A Thorough Examination of My Whiteness in a Racist Society

A necessary part of anti-racism work is to examine ourselves and our own implicit biases. I have spent the last couple weeks reflecting on my whiteness, my privilege, and the ways in which I have perpetuated white supremacy. Today I want to share, with full transparency, the self-examination that I’ve done and the things I have learned about myself.

As a teenager and young adult, I never would have thought I was racist. I was nice to everyone, regardless of their skin color, and my naïve and sheltered view of the world allowed me to believe that was all it took. I thought that in order to be racist, you had to be actively committing acts of hate speech or violence toward people of color.

You guys…I was racist AS FUCK. And in a lot of ways, I still am, because I was raised in a deeply racist culture. Like it or not, we are products of our environment. Trying to pretend we, as white Americans, are not racist is like spending all day in a swimming pool and insisting we’re not wet. But of course, I was not taught this.

In my teen years, I was one of those people who would roll my eyes and talk about “playing the race card” whenever a Black person tried to speak out about racial injustice. I’d been taught from a young age that racism was a bad thing that happened in the past, and now it was over. Every white kid I knew was taught the same thing. And we all believed it. Why wouldn’t we? I can count on one hand the number of Black students I went to school with, from kindergarten through my senior year. My perspective and my environment were so whitewashed that I couldn’t possibly consider anything else.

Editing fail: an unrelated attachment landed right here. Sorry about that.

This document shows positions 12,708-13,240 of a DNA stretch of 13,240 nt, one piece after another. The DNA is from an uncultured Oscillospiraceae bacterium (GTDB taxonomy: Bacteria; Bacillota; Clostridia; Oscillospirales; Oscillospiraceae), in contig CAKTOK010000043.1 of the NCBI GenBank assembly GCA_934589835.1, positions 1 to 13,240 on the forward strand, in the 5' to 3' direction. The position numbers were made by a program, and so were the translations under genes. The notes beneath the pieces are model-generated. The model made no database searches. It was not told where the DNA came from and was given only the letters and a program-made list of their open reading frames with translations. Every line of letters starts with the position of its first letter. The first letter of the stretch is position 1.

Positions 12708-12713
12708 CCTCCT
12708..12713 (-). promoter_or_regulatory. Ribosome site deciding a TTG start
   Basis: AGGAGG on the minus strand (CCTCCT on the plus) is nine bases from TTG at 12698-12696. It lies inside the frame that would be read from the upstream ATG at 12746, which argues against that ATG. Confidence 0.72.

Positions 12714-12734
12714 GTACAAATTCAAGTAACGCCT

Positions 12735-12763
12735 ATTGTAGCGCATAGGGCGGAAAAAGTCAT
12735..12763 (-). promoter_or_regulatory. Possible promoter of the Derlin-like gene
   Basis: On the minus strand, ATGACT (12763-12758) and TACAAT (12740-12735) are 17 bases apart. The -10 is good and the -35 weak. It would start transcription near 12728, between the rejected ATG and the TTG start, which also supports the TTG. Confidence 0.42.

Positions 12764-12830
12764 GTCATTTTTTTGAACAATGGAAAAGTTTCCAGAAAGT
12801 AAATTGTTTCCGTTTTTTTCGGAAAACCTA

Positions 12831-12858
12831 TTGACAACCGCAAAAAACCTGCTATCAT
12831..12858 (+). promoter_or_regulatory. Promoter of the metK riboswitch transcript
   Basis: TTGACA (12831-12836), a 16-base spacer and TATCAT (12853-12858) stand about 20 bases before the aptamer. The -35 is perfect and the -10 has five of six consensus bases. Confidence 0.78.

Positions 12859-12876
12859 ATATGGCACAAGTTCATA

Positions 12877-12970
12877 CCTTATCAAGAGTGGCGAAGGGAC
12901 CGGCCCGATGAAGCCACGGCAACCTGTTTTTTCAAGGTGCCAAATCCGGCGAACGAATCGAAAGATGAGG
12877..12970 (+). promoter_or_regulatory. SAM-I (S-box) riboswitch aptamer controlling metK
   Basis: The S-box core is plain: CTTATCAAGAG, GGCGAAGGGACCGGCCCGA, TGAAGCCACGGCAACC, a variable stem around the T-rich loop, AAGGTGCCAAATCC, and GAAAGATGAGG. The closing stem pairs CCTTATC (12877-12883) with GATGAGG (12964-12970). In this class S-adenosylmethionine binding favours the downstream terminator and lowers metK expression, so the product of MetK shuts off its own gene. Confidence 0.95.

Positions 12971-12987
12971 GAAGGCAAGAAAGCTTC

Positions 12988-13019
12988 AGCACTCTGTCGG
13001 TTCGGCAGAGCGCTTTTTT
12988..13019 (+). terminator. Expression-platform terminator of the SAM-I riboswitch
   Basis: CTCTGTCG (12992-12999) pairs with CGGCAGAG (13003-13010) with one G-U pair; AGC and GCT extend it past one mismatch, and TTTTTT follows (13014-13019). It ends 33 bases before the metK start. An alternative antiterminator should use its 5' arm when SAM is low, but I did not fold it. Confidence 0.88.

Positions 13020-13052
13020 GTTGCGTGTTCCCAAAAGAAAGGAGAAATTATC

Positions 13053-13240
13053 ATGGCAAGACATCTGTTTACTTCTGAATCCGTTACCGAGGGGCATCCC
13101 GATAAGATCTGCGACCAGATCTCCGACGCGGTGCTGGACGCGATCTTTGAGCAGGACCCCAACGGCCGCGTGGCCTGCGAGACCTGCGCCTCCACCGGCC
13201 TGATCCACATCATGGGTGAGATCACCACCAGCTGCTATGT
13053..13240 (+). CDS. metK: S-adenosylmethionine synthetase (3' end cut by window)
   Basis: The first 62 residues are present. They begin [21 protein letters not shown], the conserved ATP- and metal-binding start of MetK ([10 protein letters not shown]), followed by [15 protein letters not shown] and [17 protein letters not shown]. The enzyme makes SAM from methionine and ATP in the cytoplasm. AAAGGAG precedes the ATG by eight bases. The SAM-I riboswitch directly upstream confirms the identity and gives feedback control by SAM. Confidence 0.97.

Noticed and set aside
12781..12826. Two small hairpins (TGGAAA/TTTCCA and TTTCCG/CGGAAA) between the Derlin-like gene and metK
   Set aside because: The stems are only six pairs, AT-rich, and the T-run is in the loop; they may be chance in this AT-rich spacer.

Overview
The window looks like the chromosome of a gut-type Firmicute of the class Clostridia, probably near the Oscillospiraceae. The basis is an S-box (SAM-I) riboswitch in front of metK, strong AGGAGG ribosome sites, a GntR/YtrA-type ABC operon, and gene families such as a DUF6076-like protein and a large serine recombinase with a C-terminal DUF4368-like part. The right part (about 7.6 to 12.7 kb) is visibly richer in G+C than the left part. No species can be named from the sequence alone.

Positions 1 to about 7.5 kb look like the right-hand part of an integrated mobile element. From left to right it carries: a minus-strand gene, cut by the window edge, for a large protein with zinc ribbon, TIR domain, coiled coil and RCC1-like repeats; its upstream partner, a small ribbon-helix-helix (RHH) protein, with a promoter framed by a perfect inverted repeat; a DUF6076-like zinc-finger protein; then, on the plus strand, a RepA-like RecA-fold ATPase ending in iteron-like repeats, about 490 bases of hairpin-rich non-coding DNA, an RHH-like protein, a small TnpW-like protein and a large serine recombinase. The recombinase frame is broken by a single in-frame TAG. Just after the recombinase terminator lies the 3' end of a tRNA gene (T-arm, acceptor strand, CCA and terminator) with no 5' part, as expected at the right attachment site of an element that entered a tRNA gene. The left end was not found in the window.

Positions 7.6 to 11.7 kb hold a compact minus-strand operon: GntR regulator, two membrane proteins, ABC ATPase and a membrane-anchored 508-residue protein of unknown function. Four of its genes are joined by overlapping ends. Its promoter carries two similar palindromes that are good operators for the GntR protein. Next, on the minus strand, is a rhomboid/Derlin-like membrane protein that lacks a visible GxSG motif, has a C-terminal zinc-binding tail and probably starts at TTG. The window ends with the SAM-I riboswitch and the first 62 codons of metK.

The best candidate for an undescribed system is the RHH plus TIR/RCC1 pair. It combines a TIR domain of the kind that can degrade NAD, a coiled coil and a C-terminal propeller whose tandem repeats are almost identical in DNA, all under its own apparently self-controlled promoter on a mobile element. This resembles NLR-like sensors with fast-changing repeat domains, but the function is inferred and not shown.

Toward the end of high school, I began the college application process and found myself loudly taking against affirmative action. I felt slighted and injusticed, and I talked to anyone who would listen about how terrible it was that Black students could be taking MY scholarships and MY college acceptance letters. I DESERVED those things, and IT WASN’T FAIR. In fact, I was the one being discriminated against - not THEM!

Oh, sweet summer child. How very, very blind I was.

I didn’t begin to examine my beliefs about race until I was 30 years old - and the fact that I did at all was purely an accident. Here’s how it happened.